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Big changes in the weather here today..right now +3c dropping during the day..looking at a high of -9c tomorrow as artic cold sweeps across the priaires highs around -15c by the weekend and lows between -20 and -25c by night :cold:

I see what you mean. An arctic blast behind a somewhat complicated frontal arrangement. Had a quick look at the recent chart for west Canada at 1200 UTC. It can only get colder. Rather you than me but then again I suppose Canadians are used to this.

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Big change for sure here - yesterday coming back from footie at 7pm it was 5oC...then the snow started about 9pm and at 7am this morning it was minus 7oC with about 3-4 inches of snow where I live (more like 1-2 inches down in the town)

Another storm is due to hit Wednesday night with anything from 10cm to 25cm so watch this space

Here is a good palce to view the action - 4 different webcams of in town here

http://www.canmorealberta.com/webcams/

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Big change for sure here - yesterday coming back from footie at 7pm it was 5oC...then the snow started about 9pm and at 7am this morning it was minus 7oC with about 3-4 inches of snow where I live (more like 1-2 inches down in the town)

Another storm is due to hit Wednesday night with anything from 10cm to 25cm so watch this space

Here is a good palce to view the action - 4 different webcams of in town here

http://www.canmorealberta.com/webcams/

bah humbug cc

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bah humbug cc

lol John - I'll send some in the mail :-)

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Cold arrived on cue and temps still falling..right now its -14c with light snow temp has fallen constantly since yesterday afternnon was -7c when i got up this morning and -12c by 3 pm will touch -18c by end of night...did not have much snow but further south got a bit of a pasting though.

Edited by cheeky_monkey

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Purely as a matter of interest had a glance at the Edmonton sounding for 00 UTC, The only time I recollect a similar sounding was at Larkhill during the 62-63 winter. And I sincerely hope we don't get a repeat.

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We're getting our first significant snowfall tomorrow as an Alberta clipper tracks eastward across the southern prairies. Environment Canada is predicting about 10 cm here, though 10-15 cm is likely in most areas (and hopefully here too).

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Well, we have quite a scattering of NW members across western Canada now. The arctic outbreak has generally avoided the coast so far but cooler air has filtered in here, it's about 3-4 C now and any showers around here today are likely to turn readily to hail (snow level has come down the coastal mountains to about 400m asl).

This satellite image can be animated, have a look and you'll see low pressure in the Pacific that hit the north coast of B.C. yesterday, then looped around and headed due south where it's going towards an eventual weekend position off the coast of Oregon well south of here (around 45 N, I'm at 49.3 N). You'll see how the more active frontal waves break off these Pacific lows and move inland across the Rockies to reform as separate lows in the northern plains states.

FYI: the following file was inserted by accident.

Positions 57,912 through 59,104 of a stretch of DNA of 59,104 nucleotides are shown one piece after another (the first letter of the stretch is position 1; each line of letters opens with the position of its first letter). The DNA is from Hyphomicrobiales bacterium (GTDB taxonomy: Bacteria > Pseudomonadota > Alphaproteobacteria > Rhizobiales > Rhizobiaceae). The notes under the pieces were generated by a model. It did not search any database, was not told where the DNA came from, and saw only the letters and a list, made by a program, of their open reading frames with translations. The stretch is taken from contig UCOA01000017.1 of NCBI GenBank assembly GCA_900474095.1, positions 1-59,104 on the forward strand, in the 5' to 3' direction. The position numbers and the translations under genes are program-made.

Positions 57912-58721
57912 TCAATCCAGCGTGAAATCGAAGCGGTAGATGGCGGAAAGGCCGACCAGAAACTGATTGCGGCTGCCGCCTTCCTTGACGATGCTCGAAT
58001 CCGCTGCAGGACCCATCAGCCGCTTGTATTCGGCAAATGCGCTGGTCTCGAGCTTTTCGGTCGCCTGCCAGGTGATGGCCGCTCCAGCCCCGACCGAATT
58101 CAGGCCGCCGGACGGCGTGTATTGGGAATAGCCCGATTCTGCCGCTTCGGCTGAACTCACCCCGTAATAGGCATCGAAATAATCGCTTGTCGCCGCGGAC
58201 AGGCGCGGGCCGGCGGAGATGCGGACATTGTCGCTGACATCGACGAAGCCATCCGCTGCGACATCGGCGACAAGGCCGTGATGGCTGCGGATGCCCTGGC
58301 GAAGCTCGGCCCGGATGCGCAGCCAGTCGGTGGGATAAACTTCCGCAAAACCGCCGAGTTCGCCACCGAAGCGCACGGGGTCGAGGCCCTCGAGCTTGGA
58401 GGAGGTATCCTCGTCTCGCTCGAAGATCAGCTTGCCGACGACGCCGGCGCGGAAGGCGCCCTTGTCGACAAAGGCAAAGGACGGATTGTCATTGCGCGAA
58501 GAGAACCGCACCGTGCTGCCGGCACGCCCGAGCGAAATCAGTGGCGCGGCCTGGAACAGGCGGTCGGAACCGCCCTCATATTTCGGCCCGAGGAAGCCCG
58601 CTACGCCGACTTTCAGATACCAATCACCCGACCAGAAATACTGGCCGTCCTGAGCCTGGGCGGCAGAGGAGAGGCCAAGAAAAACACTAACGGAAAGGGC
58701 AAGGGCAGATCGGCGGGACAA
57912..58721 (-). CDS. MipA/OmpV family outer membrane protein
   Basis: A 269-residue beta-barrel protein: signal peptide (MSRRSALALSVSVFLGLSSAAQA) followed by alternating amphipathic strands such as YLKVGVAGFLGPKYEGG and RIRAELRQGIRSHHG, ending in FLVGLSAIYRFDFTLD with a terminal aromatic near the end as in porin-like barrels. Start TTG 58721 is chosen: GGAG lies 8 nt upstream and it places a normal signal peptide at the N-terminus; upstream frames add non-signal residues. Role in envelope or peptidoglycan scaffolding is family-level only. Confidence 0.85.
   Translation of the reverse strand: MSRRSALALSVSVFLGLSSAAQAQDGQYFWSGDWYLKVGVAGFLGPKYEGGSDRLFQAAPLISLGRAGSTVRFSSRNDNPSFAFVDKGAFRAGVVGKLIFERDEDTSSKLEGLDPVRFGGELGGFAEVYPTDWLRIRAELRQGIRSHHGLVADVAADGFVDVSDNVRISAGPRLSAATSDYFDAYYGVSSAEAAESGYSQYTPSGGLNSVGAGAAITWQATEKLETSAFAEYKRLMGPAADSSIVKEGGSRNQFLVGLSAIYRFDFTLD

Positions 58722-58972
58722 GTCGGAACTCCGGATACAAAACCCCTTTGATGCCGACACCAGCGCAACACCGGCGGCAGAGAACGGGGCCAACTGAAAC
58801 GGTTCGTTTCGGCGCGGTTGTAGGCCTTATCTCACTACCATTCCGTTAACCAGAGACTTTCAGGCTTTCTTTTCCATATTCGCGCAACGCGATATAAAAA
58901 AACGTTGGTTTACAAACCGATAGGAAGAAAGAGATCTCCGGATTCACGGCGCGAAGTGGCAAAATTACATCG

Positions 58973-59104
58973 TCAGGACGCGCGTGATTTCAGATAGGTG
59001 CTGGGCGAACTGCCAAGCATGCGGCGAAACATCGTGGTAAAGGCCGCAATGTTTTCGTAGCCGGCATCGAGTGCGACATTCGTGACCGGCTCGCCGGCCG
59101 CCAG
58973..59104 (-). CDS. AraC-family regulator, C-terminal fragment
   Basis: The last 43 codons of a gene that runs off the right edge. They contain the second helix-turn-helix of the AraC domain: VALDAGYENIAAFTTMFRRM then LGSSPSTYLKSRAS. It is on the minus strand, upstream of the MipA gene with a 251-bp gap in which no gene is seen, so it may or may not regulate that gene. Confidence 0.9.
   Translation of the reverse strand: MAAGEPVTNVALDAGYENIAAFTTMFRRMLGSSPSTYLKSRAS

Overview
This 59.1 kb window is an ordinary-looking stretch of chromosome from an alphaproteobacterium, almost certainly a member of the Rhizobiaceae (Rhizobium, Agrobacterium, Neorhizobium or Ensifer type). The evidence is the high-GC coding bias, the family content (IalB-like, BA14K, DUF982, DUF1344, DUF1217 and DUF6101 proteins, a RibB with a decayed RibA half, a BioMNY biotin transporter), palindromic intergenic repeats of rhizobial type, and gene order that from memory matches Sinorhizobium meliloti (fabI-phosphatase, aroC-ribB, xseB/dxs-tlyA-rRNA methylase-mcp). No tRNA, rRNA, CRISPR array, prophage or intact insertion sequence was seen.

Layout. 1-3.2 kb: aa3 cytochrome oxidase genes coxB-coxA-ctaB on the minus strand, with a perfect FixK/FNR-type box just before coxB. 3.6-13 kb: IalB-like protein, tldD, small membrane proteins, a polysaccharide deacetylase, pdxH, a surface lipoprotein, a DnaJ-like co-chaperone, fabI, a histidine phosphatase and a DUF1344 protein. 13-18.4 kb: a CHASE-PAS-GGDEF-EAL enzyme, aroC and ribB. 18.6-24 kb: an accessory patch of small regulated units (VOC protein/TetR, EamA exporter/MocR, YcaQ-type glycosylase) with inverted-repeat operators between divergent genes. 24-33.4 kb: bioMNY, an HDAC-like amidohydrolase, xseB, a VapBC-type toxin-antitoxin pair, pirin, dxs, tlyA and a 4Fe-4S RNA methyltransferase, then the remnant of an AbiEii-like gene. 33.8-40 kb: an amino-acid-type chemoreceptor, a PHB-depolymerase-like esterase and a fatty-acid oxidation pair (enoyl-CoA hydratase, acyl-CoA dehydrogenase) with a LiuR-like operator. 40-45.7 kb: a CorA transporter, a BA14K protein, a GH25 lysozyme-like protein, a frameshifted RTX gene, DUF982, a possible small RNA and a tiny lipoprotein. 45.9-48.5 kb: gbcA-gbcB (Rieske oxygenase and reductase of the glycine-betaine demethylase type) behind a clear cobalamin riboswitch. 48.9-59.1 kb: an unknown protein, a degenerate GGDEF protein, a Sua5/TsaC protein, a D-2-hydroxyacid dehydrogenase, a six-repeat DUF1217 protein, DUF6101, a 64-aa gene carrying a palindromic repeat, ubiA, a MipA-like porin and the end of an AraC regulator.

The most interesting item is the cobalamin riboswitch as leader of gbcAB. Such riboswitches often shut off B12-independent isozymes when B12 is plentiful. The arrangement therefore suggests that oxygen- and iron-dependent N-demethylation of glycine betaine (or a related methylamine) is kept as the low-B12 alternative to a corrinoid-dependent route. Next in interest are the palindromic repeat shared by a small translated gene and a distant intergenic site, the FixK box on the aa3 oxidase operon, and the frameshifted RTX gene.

http://www.weatheroffice.gc.ca/satellite/animateweb_e.html?imagetype=satellite&imagename=goes_wcan_1070_m_..................jpg&nbimages=1&clf=1

So, if you came over for a bit of real winter, you'll cash in this season I think, with an arctic outbreak this strong in mid-November, get ready for the -40 stuff later on. But I am seeing signs of a mid-winter reversal to milder as the pattern shifts further east and allows the Pacific air to flood in across the Rockies -- that may be the second half of January into February, so a frigid first half of the winter and maybe not so bad second half.

Okay, I just ran that loop on the maximum time allowed (105 frames) and it's quite dramatic, I strongly urge you to have a look. And because I often get questions about the geography out here (from JH among others), here's a basic tour of the region that may help you out. See on the image the grid is every 10 degrees and you'll see the 50 N latitude hitting the coast about mid-way up Vancouver Island (so that establishes where Vancouver Island is). On land you don't see that latitude but you see the US-Canada border which runs along 49 N. So that helps you find B.C. and to the east, it's Alberta (AB), Saskatchewan (SK) and Manitoba (MB) then a part of Ontario (ON) and the beginning of the Great Lakes. This is where the border stops following 49N and follows a system of rivers to Lake Superior. Also out on the coast here, the border loops around the south end of Vancouver Island and out through the Strait of Juan de Fuca. And where is Vancouver? It's on the mainland, not the island, and basically just north of the international border, you'll see the delta of the Fraser River and the city has grown up all around that spreading inland now about fifty miles into the Fraser valley. A big part of the local climate is that cold air can come blasting out of that valley at times, and to the east of where I live is an area that sometimes gets 40-50 mph northeast winds and blowing snow in open areas, that tends to modify to 20-30 mph and snow flurries in the city here. To get that condition, you need strong high pressure over central B.C. and a low to the southwest of here.